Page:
Is Pyrex Microwave-Safe? (Composition & Handling Tips)
Pyrex is famous for its tradition of enduring quality, but we can’t treat it as invincible if we expect our favorite bakeware to last. Whether crashing to the floor or sitting on a hot stove, the heavy-duty glass can end up in plenty of damaging situations. And while Pyrex is microwave-safe and oven-safe, it isn’t always out of harm’s way simply because it’s in familiar territory.
Like most glass, Pyrex can tolerate time in the microwave without breaking down. But depending on how you treat it before and after heating, it’s also easy to shatter your most treasured dish unexpectedly. We’ll explain further with this look at whether Pyrex is microwave-safe and offer tips for keeping your glassware safe from damage.
Is Pyrex Microwave-Safe?
Pyrex is microwave-safe. Most commercial glass, including Pyrex, can withstand temperatures of 300–400°F, far above the temperatures you can expect from a typical microwave oven. Temperatures in microwaves generally reach the boiling point of water (212°F), as that is the heat source.
Microwaves don’t produce heat. The microwaves that bounce around the metal compartment agitate water molecules in food, causing them to vibrate aggressively and create heat energy. Your food gets hot not because of any radiant heat from an element but rather the conductive heat from the hot water inside it. Unless it is metal or contains water, microwaves won’t affect the material. Put a glass in the microwave, and it won’t heat much, if at all.
Gold and Silver-Rimmed Pyrex
If you have gold or silver-rimmed Pyrex pieces, you cannot heat them in the microwave. Though Pyrex glass is generally microwave-safe, any metal components may arc. Microwaves pass through the glass, plastic, and many other materials but deflect off metals. They excite and move the electrons they encounter, and when charged particles accumulate, a spark erupts. While there are ways to shape metal to prevent arcing, you can’t manipulate the metal in Pyrex to reduce the risk.
Pyrex Construction and Thermal Expansion
It’s impossible to discuss Pyrex’s heat tolerance without discussing its construction. In the early 1900s, when Pyrex came into being, Corning Glass Works used borosilicate glass, a notable upgrade in durability over the more inexpensive and popular soda-lime glass.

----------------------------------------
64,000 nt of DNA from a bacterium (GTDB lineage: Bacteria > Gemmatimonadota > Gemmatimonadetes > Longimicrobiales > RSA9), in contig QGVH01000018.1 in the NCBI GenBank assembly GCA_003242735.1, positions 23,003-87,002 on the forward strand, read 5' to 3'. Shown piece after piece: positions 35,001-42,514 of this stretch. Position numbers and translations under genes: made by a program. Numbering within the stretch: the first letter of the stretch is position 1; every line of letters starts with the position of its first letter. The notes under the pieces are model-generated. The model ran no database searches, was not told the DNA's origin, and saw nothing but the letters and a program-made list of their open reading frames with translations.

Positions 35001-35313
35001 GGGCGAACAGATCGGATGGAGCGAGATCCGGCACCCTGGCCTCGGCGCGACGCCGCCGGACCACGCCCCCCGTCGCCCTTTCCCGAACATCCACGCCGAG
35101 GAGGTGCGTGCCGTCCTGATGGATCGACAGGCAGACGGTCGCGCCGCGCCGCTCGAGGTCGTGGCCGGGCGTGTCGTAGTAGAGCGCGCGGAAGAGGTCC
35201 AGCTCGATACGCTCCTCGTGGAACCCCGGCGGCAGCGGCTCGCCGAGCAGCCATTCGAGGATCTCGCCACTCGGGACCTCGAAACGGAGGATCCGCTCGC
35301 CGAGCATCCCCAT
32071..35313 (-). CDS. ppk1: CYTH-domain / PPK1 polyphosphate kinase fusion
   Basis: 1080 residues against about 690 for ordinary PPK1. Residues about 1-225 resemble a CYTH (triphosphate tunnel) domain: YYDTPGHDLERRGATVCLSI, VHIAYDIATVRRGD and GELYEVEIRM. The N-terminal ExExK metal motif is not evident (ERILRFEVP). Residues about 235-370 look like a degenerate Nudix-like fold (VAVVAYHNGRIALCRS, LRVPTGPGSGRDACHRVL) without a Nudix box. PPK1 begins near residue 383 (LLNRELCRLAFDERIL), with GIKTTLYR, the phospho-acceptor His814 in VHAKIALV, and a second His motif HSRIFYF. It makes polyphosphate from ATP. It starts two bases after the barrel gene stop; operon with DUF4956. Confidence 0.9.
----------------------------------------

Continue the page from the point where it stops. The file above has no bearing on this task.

The new material was stronger, harder, and more resistant to thermal shock and breakage than soda lime. It also had a lower solubility in water, preventing materials from leaching out of the glass. Borosilicate was suitable for more tasks and contexts, ranging from the lab to the kitchen.
Glass is easy to shatter under sudden temperature changes. It conducts heat poorly and has poor tensile strength. Take it from the freezer and put it in the microwave, and the sudden temperature change won’t occur evenly throughout. The heated side of the glass will warm while the other side stays cool.
Heated atoms move rapidly, pushing away from one another and expanding the material. But when expansion occurs at different rates across the glass due to temperature differences, it creates a powerful tensile force that eventually over-stresses the glass, causing it to shatter. Compared to sodium lime glass, the boron oxide used to form borosilicate glass is far less excitable, causing slower expansion, less tension, and greater resilience under extreme temperature changes.
“PYREX” vs. “pyrex”
Pyrex changed formulas in the 1950s to incorporate cheaper and more eco-friendly tempered soda lime glass. If you have an older, post-1940s piece, it can be hard to tell if the glass is borosilicate or tempered glass, as the exact date that the company made the change is unknown.
In the late 20th century, the brand split. Arc International eventually took over the European brand, while Corelle, based in Pennsylvania, runs the American brand.